Kansas City-based Fritz Hutchison is a talented multi-instrumentalist who blends Americana, indie, and folk into a homespun, heart-of-the-midwest sonic package. With tons of experience collaborating, recording, and performing with various musical acts, and playing in his own bands, Hutchison finally decided 2020 was the year to step out on his own and make an indelible mark on the music scene that he loves so much.

Enter Wide Wild Acres, which dropped March 27, 2020, via Center Cut Records. The eight-track album is anchored by the already-released single, “Stationary,” and a supporting cast of original, unreleased songs. As the album helps audiences attune themselves to Hutchison’s warm timbre and broad, melodic skills, the artist himself joins us to give a track-by-track rundown of his debut album.

1. “Stationary”

“Have you ever wondered what it would sound like if Carol King was a really bored Game of Thrones fan with writer’s block? Here’s your chance to find out!”

2. “Police Dogs”

“I was trying to play drums like Steve Gadd applying a John Bonham-groove to an early Bruce Springsteen song. If that’s not a thick enough seventies soup for you to enjoy, then I’m not sure what else I can do for you.”

3. “Powder Blue”

“This song is more or less about someone caught up in denial that a relationship that is falling apart or is held together for the wrong reasons. I’m no psychiatrist, but I think that being in a state of denial requires a sub-conscious awareness of the truth, and this song is written from the vantage point of that buried pocket of awareness. Essential horns here by Teddy Krulewich and Aryana Nemati.”

Artwork for ‘Wide Wild Acres‘ by Fritz Hutchison

4. “Currach Mor”

“There was a city-wide interactive art installation in Kansas City, Missouri several years ago that placed pianos in public spaces all across town. I came across one of these pianos while taking a restless walk late one night… must have been nearly 2 am. There was nobody around, but I still felt the need to play hushed in the night, and these were the chords that came out at that moment. The lyrics refer to several landmarks in the southwest of Ireland, the only country I’ve been to outside of the USA.”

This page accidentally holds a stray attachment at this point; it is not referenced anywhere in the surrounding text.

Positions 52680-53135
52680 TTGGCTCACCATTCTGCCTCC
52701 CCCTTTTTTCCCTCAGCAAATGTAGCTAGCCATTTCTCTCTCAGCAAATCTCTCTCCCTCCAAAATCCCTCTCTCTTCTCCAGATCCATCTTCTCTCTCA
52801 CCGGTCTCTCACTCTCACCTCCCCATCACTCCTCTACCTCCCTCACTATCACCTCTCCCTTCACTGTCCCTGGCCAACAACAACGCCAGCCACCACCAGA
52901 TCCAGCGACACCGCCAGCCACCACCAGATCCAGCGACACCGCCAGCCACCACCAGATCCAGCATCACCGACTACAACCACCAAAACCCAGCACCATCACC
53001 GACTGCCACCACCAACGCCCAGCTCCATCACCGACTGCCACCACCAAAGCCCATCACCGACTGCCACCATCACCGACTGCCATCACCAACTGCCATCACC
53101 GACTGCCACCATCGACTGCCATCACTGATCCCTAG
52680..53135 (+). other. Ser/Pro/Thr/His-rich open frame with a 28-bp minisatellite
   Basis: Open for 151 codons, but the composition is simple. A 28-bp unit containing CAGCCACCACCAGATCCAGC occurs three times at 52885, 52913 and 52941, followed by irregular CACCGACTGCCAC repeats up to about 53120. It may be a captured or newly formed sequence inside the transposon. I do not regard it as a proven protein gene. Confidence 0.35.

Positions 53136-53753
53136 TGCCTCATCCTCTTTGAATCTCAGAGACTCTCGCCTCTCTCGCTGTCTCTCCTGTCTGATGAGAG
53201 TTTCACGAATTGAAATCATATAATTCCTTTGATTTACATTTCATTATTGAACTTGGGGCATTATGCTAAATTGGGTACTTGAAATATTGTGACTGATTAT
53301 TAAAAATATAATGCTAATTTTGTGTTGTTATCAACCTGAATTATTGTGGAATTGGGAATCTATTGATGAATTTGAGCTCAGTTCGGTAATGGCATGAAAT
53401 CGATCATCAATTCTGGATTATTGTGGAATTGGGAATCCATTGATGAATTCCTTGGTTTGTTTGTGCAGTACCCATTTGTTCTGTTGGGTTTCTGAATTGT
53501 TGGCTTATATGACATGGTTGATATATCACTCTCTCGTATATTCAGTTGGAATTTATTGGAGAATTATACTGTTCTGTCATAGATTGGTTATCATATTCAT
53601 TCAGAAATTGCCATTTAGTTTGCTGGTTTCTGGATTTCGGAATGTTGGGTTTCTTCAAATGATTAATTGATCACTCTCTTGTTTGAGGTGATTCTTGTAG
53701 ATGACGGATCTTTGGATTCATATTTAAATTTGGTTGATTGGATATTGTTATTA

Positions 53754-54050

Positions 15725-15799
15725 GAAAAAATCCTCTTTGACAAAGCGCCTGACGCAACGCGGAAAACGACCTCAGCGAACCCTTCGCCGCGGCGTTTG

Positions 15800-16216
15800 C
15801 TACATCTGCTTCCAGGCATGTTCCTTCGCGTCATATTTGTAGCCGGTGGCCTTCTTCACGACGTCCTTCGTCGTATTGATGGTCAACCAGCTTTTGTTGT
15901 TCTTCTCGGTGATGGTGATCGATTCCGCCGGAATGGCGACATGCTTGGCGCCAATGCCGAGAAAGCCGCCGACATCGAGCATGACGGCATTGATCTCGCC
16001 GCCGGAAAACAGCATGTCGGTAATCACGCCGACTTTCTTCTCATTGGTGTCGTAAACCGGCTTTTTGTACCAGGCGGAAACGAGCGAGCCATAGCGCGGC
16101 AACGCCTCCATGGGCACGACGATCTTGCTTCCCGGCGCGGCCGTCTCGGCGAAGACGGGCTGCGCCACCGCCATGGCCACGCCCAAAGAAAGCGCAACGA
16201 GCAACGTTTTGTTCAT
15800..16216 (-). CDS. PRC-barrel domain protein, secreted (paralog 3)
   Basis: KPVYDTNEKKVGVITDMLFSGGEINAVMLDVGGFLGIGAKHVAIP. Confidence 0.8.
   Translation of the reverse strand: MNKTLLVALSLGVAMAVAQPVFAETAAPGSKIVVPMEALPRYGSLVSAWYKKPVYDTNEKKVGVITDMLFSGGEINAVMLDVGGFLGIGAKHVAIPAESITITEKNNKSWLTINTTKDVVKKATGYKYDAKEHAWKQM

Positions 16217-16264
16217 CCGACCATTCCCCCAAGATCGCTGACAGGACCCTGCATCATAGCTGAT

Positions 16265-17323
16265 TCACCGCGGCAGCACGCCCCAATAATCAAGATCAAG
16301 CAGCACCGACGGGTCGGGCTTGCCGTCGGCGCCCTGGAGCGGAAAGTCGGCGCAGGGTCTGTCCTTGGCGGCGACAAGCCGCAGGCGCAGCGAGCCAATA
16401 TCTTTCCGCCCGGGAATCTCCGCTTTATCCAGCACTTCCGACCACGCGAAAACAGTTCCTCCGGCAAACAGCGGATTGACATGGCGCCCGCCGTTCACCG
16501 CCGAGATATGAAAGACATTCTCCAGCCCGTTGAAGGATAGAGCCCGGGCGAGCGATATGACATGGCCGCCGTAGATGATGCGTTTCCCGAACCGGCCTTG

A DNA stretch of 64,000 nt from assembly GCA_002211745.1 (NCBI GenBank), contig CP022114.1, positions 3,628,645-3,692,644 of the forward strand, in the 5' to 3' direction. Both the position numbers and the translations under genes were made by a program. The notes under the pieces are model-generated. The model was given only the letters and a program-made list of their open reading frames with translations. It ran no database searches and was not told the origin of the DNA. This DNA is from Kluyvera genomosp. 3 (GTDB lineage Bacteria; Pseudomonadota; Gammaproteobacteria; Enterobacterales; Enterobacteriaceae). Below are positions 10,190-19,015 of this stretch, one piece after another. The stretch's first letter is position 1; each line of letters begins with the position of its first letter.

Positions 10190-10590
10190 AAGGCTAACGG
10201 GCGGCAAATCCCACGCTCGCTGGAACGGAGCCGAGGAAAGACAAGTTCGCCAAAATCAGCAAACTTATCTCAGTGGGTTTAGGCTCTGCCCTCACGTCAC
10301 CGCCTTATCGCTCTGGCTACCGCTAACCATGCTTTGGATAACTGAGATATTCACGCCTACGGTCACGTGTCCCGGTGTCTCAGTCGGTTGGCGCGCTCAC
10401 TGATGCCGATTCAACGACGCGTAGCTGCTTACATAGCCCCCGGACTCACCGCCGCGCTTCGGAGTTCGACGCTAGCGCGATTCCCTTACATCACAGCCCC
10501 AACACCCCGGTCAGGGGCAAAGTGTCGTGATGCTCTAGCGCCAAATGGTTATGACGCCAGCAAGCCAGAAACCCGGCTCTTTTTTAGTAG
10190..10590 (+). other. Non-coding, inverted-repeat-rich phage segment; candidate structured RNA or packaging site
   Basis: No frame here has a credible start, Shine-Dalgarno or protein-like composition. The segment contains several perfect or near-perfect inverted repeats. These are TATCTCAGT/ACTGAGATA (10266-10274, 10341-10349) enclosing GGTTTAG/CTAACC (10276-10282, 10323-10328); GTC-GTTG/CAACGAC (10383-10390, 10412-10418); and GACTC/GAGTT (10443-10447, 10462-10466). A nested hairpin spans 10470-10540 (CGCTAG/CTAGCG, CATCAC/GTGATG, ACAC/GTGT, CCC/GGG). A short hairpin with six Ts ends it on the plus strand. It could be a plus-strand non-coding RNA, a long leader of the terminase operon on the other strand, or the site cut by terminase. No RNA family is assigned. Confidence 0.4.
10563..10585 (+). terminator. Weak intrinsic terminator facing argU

5. “Cold Comfort”

“This song is unique on the record because it was inspired by events that did not actually happen to me. I feel myself being pulled more towards writing character studies that are more narrative in form and external from my own story, so this may point towards what is to come from future me lyrically. The piano intro and dramatic instrumental section were very inspired by the song “Jungleland” from Springsteen’s Born to Run album.”

6. “Wide Wild Acres”

“This song is more or less a love letter to my family. I’m very lucky to have grown up in a loving family with wonderful parents, and I feel like their example of love and acceptance has armed me with what it takes to pursue what is right and joyous in this life. The ‘acres’ themselves are the unknown – the adventure and wonder and troubles and darkness that wait for us all further ahead in time, where we cannot predict our fates, we can just move forward with love.”

7. “Schnatterling Dream”

“The first thing I have to say is that I thought ‘schnatterling’ was the German word for butterfly. It is not. It‘s ‘schmetterling.’ Anyway, that’s sort of an appropriate goof-em-up, since the whole song is about misinterpreting signals from somebody and only realizing it too late, once your relationship with that person has gone too deep to acknowledge it. Sort of like meeting someone, immediately forgetting their name, and then hanging out every now and again until suddenly it’s been three years and you have no idea what this person’s name is but you’ve seen pictures of their kid and they know embarrassing stories from your dating life…. how do you broach that subject?”

8. “Fortunate Flaws”

“Just a good ol’ country rocker about how nobody’s perfect! It’s ok! And if you miss an old friend, but maybe things left off on a weird note last time (when you forgot their name after three years), then I hope you can remember the things that make your friendship important enough to miss. It’s worth it to open up and be vulnerable to people you care about, but, of course, that’s easier said than done.”